Monday, August 24, 2009

Economics 24/08/2009: Wealth effects in Ireland and Wholesale Prices

Mountain air and thunderstorms are conducive to light reading, so I was wading through an interesting and sweetly short ECB paper from May 2009, titled “Euro Area Private Consumption: Is There a Role for Housing Wealth Effects”.

The paper looks at a number of Eurozone countries – excluding the wonderland of Ireland (so it provides conservative estimates for the wealth effects) – to find that the marginal propensity to consume out of financial wealth (MPCF) in the Eurozone ranged between 2.4% and 3.6% on the aggregate. The MPC out of nominal housing wealth lies between 0.7 and 0.9%.

Re-parameterizing the model for the case of Ireland,
  • financial wealth declines since 2007 peak imply that Irish consumption should have fallen by ca 1.9-2.9%;
  • housing wealth declines add another 0.35-0.45% to the consumption losses;
  • while negative equity effects (assuming 20% of households in negative equity) subtract further 0.69-1% off our consumption.
  • So the cumulative effect of recent wealth losses should be in the area of 1.45-2.1% of consumption expenditure.

The above figure does not account for the fact that in most cases our debt levels used to finance financial and housing wealth acquisitions were not diminished over the last two years. Factoring this in, net decline in consumption expenditure should be around 1.7-2.6% in permanent terms.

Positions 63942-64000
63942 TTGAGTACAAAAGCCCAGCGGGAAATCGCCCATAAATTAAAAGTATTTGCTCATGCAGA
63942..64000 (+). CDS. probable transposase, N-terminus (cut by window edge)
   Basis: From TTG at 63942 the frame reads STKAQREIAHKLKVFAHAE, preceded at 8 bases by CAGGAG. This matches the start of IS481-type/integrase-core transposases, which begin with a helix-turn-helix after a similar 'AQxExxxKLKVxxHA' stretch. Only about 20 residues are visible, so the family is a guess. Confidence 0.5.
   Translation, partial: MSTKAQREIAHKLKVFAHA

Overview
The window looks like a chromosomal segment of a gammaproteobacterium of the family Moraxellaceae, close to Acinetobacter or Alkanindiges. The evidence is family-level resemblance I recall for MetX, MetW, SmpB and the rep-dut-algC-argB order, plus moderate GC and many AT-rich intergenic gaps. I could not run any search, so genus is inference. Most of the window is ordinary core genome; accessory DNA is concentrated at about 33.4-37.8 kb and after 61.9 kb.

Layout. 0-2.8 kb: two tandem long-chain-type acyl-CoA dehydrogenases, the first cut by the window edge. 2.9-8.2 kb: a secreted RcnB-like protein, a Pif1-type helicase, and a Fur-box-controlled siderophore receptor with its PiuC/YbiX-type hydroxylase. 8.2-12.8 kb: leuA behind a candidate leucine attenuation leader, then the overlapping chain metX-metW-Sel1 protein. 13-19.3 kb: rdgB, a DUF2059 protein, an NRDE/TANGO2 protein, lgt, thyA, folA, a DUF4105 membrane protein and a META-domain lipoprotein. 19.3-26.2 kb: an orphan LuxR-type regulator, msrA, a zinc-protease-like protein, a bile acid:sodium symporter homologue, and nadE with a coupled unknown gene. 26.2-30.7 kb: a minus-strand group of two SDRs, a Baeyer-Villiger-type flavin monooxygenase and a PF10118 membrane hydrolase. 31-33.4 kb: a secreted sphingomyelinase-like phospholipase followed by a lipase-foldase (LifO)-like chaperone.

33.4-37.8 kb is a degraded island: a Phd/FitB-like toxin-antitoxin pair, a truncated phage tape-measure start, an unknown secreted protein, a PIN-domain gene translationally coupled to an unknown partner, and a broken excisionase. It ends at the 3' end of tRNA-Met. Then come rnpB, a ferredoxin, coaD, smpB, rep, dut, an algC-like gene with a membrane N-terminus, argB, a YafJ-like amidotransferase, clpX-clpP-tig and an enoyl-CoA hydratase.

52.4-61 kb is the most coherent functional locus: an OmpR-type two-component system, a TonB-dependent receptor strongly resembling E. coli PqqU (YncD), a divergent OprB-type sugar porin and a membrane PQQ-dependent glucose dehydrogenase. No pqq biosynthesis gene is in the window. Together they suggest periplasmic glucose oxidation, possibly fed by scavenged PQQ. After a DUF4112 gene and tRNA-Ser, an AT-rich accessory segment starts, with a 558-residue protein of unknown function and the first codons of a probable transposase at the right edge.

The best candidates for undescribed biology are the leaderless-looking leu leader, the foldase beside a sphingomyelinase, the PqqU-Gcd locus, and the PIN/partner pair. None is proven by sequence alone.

This goes some ways to highlight the fact that this economy is not running a tax-shortfall-driven deficit on public accounts – we are now increasing public consumption amidst permanently shrunken private consumption. Given that Ireland’s net current Government expenditure is projected (by the DofF) to rise 17.64% between 2009 and 2013 (from €46.365bn to €54.546bn) while the expected cumulative loss in private consumption is expected to total 8.8-13.7%, the wedge between private and public consumption growth in the crisis years is likely to be around 17.5-22.5% of private consumption. And that is before tax increases and future bonds financing burdens are factored in. In other words, tax us some more and we will withdraw all unnecessary consumption from this economy. If we were a land-locked Luxembourg, I doubt there will be many non-public service workers still living in Ireland after that.

And per the latest wholesale price indices release from CSO, here are few charts.

First, exporting vs home sales prices – a clear return to the previous trend of widening gap. Exporters are still suffering while domestic sectors are running improving pricing conditions. A brief period of convergence in November 2008 – January 2009 has now been firmly replaced by a renewed bout of falling export prices and rising domestic ones. Unfortunately, CSO is not providing actual raw data on these series this time around, so no more analysis is possible for now.

Second chart is dealing with manufacturing prices and growth rates (yoy and mom). Deflation continues here and has accelerated in July relative to June. Month-on-month changes are really telling the story – June improvement is still visible, but is being erased. Note monthly range for July 2008-July 2009 being negatively sloped, as contrasted with July 2007-July 2008. Plotting monthly indices by year shows that seasonality is not as important here and that 2009 is pretty much all about traveling down a steep deflation curve that started in November 2008.

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